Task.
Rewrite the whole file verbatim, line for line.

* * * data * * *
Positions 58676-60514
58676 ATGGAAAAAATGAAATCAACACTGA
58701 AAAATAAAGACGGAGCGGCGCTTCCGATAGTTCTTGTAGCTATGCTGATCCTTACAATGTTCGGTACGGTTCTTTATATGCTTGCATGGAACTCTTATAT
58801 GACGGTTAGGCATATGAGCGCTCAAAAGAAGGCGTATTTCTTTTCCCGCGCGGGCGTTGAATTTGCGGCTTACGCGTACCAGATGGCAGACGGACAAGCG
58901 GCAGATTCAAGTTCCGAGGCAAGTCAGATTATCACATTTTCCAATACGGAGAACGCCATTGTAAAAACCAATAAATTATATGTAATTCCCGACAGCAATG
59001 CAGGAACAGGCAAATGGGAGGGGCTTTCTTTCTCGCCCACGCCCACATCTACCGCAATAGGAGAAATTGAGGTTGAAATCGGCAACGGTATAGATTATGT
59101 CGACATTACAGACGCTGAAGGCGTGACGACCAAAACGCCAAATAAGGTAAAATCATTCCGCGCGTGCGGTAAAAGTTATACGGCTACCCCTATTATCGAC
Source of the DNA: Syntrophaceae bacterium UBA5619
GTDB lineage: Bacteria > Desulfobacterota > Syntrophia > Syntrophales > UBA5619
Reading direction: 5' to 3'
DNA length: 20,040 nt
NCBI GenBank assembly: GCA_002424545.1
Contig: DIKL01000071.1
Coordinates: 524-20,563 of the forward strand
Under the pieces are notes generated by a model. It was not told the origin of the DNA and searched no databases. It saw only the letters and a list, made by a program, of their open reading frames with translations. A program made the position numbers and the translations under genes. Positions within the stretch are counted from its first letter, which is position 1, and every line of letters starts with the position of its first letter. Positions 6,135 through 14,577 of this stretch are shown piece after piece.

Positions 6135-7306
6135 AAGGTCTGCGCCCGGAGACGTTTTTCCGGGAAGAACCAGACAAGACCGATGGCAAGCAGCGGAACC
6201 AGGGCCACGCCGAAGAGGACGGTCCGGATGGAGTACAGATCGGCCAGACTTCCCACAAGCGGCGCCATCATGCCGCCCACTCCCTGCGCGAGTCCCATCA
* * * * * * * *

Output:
Positions 58676-60514
58676 ATGGAAAAAATGAAATCAACACTGA
58701 AAAATAAAGACGGAGCGGCGCTTCCGATAGTTCTTGTAGCTATGCTGATCCTTACAATGTTCGGTACGGTTCTTTATATGCTTGCATGGAACTCTTATAT
58801 GACGGTTAGGCATATGAGCGCTCAAAAGAAGGCGTATTTCTTTTCCCGCGCGGGCGTTGAATTTGCGGCTTACGCGTACCAGATGGCAGACGGACAAGCG
58901 GCAGATTCAAGTTCCGAGGCAAGTCAGATTATCACATTTTCCAATACGGAGAACGCCATTGTAAAAACCAATAAATTATATGTAATTCCCGACAGCAATG
59001 CAGGAACAGGCAAATGGGAGGGGCTTTCTTTCTCGCCCACGCCCACATCTACCGCAATAGGAGAAATTGAGGTTGAAATCGGCAACGGTATAGATTATGT
59101 CGACATTACAGACGCTGAAGGCGTGACGACCAAAACGCCAAATAAGGTAAAATCATTCCGCGCGTGCGGTAAAAGTTATACGGCTACCCCTATTATCGAC
Source of the DNA: Syntrophaceae bacterium UBA5619
GTDB lineage: Bacteria > Desulfobacterota > Syntrophia > Syntrophales > UBA5619
Reading direction: 5' to 3'
DNA length: 20,040 nt
NCBI GenBank assembly: GCA_002424545.1
Contig: DIKL01000071.1
Coordinates: 524-20,563 of the forward strand
Under the pieces are notes generated by a model. It was not told the origin of the DNA and searched no databases. It saw only the letters and a list, made by a program, of their open reading frames with translations. A program made the position numbers and the translations under genes. Positions within the stretch are counted from its first letter, which is position 1, and every line of letters starts with the position of its first letter. Positions 6,135 through 14,577 of this stretch are shown piece after piece.

Positions 6135-7306
6135 AAGGTCTGCGCCCGGAGACGTTTTTCCGGGAAGAACCAGACAAGACCGATGGCAAGCAGCGGAACC
6201 AGGGCCACGCCGAAGAGGACGGTCCGGATGGAGTACAGATCGGCCAGACTTCCCACAAGCGGCGCCATCATGCCGCCCACTCCCTGCGCGAGTCCCATCA